The sturgeon needs high levels of oxygen to survive, so make sure you have a strong and effective pond air pump. The water near the bottom should have plenty of oxygen since this is where these fish love to dwell.

If you’re not sure if your pond has enough oxygen check out our article where we explain how you can tell if your pond has enough oxygen.

Sturgeon tend to get stuck in plants and can die this way, so avoid adding plants to your pond if possible when adding this species. Koi carp love to eat the sturgeon’s food, so make sure you feed them at the same time so your sturgeon don’t get gipped.

For pond sturgeon, prepare for them to grow to around 50 inches or a bit longer. Again, a pretty big pond is needed if you want to enjoy these hardy fish. As long as they’re taken care of, sturgeon can live a whopping 50 to 60 years old.

It’s always a good idea to learn more about all of the fish you want to add to your pond to make sure they can coexist well. Sturgeon are an interesting fish, but they don’t always “play well” with certain other species, so do your homework before you choose to add them to your pond.

Give Your Pond Fish Their Best Life

Before you decide to add an outdoor pond, make sure you’ve chosen the best hardy fish you can for your unique setup and your environment. From colorful koi carp to the unique sturgeon, these fish should live for many years with the proper care and conditions.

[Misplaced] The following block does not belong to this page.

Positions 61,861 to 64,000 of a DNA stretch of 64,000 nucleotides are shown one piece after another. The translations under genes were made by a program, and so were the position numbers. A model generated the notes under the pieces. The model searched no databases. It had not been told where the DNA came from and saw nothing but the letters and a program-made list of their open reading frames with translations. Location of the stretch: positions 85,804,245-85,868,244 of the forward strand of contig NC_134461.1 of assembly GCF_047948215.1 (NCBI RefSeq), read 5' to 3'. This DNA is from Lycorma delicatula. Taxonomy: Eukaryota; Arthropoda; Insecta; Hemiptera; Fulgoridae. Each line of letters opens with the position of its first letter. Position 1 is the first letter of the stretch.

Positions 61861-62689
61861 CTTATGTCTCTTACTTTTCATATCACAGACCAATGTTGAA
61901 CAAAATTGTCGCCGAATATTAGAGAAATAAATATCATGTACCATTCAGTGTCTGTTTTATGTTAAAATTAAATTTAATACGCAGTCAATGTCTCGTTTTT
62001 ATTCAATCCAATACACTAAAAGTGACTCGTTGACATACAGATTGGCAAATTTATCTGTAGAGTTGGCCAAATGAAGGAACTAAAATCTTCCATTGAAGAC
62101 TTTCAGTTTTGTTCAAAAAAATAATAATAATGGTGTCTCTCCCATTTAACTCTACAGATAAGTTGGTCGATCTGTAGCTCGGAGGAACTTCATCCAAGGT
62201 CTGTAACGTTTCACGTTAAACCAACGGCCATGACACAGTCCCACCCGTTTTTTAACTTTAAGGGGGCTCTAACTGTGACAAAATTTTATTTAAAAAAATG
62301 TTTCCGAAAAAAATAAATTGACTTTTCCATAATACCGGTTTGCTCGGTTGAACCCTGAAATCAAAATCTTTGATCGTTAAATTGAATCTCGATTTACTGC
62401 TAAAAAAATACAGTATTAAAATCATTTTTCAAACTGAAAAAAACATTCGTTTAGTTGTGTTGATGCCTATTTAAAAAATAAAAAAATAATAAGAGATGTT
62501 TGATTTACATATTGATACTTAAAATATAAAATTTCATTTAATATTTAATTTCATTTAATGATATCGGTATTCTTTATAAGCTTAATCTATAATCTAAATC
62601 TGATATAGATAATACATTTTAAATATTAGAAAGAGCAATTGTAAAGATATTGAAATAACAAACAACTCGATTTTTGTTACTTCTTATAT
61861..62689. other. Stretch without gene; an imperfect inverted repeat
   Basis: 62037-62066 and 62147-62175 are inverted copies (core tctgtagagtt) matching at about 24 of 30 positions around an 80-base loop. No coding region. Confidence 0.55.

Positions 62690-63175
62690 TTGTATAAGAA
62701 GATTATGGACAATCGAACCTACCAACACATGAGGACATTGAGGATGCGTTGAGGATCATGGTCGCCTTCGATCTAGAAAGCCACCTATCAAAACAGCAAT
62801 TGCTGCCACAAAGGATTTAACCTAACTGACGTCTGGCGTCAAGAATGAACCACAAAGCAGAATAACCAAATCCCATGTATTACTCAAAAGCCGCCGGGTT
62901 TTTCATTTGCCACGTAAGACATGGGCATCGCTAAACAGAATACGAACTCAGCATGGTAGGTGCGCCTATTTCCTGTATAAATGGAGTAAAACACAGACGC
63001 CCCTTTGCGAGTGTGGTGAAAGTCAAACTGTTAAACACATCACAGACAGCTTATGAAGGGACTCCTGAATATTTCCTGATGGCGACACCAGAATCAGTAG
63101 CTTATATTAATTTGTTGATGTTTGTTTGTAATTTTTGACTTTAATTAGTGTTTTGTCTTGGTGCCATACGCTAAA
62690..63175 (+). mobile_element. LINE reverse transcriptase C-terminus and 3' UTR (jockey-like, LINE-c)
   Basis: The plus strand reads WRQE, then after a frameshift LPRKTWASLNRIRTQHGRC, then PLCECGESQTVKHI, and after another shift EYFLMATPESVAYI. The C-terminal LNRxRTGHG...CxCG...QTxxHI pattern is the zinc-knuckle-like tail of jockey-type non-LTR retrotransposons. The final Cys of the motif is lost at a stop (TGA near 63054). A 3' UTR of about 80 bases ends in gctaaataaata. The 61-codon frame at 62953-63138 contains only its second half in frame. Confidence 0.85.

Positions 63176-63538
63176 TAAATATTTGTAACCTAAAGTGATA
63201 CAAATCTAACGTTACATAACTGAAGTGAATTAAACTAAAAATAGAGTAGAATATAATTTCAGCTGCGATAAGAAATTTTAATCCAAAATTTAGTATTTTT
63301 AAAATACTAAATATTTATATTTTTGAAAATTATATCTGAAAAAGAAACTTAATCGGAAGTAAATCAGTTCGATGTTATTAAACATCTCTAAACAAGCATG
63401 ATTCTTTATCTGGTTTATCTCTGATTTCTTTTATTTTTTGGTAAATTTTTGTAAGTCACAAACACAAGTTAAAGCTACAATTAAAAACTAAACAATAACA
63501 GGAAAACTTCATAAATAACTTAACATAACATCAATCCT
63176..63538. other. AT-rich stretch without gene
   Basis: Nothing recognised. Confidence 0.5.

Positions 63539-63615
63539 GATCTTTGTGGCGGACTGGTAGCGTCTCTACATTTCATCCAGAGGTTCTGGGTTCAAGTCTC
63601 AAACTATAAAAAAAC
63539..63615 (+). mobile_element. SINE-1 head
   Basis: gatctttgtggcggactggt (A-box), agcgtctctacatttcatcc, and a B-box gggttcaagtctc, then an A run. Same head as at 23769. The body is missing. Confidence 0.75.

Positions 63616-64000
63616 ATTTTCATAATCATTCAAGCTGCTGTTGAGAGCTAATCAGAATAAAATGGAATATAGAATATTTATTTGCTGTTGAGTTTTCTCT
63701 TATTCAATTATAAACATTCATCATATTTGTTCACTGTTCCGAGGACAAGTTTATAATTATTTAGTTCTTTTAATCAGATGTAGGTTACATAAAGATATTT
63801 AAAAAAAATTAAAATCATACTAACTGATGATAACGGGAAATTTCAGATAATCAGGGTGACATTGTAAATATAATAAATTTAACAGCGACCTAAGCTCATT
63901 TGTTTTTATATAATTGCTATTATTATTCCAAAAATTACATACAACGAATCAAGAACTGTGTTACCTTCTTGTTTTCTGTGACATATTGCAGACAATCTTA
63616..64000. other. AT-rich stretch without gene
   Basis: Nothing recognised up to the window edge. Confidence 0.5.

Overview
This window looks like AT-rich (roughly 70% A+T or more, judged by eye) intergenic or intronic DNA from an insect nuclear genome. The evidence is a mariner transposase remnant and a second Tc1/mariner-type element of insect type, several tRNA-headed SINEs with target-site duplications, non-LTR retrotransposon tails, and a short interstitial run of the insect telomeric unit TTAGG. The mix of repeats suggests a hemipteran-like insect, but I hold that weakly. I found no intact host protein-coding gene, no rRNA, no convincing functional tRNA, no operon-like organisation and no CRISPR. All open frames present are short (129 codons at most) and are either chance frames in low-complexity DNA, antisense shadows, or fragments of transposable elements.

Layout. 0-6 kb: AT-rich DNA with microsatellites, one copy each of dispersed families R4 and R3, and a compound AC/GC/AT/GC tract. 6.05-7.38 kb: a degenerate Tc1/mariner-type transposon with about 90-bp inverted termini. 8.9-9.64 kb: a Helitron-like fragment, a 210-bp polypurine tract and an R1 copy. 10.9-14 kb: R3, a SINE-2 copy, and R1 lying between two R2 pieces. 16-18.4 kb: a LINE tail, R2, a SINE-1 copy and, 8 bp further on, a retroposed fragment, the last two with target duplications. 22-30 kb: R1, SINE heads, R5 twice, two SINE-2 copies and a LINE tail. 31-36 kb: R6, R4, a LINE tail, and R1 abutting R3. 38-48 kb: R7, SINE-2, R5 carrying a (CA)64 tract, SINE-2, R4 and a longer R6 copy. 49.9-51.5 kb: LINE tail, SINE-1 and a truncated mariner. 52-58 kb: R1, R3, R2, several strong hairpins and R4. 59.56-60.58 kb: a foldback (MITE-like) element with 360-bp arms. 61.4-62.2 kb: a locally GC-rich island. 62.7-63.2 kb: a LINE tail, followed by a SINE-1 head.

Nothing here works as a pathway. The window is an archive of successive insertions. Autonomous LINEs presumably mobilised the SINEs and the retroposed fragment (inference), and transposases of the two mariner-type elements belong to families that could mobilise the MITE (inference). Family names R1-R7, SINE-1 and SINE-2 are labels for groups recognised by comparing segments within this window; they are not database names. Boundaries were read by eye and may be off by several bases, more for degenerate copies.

Make sure your pond is deep enough and large enough so your fish have plenty of room to grow and swim. With good feeding habits and protection from predators, you’ll have a pond stocked with fish that should last for many years into the future.

For more great information about enjoying your backyard to its fullest, be sure to check out our website today!

How deep should a pond be for fish to survive?

Three feet is deep enough for fish to survive if you plan on keeping ornamental fish like Koi and other fish typically used in an aquarium.

However, if you plan on keeping wild species of fish like trout and bass, it’s best to have a pond that would be 10-12 feet deep.

Can fish live in small ponds?

Many fish can live in small outdoor ponds and do extremely well. For example, Koi, goldfish, and other ornamental fish used in aquariums will do quite well in smaller ponds.

That said, a fish like a trout, the bass would require something much larger.

What fish do well in ponds?

Fish that do well are typically hardier than other species of fish. Try these 5 hardy fish for your pond.

Further Reading

Jack Dempsey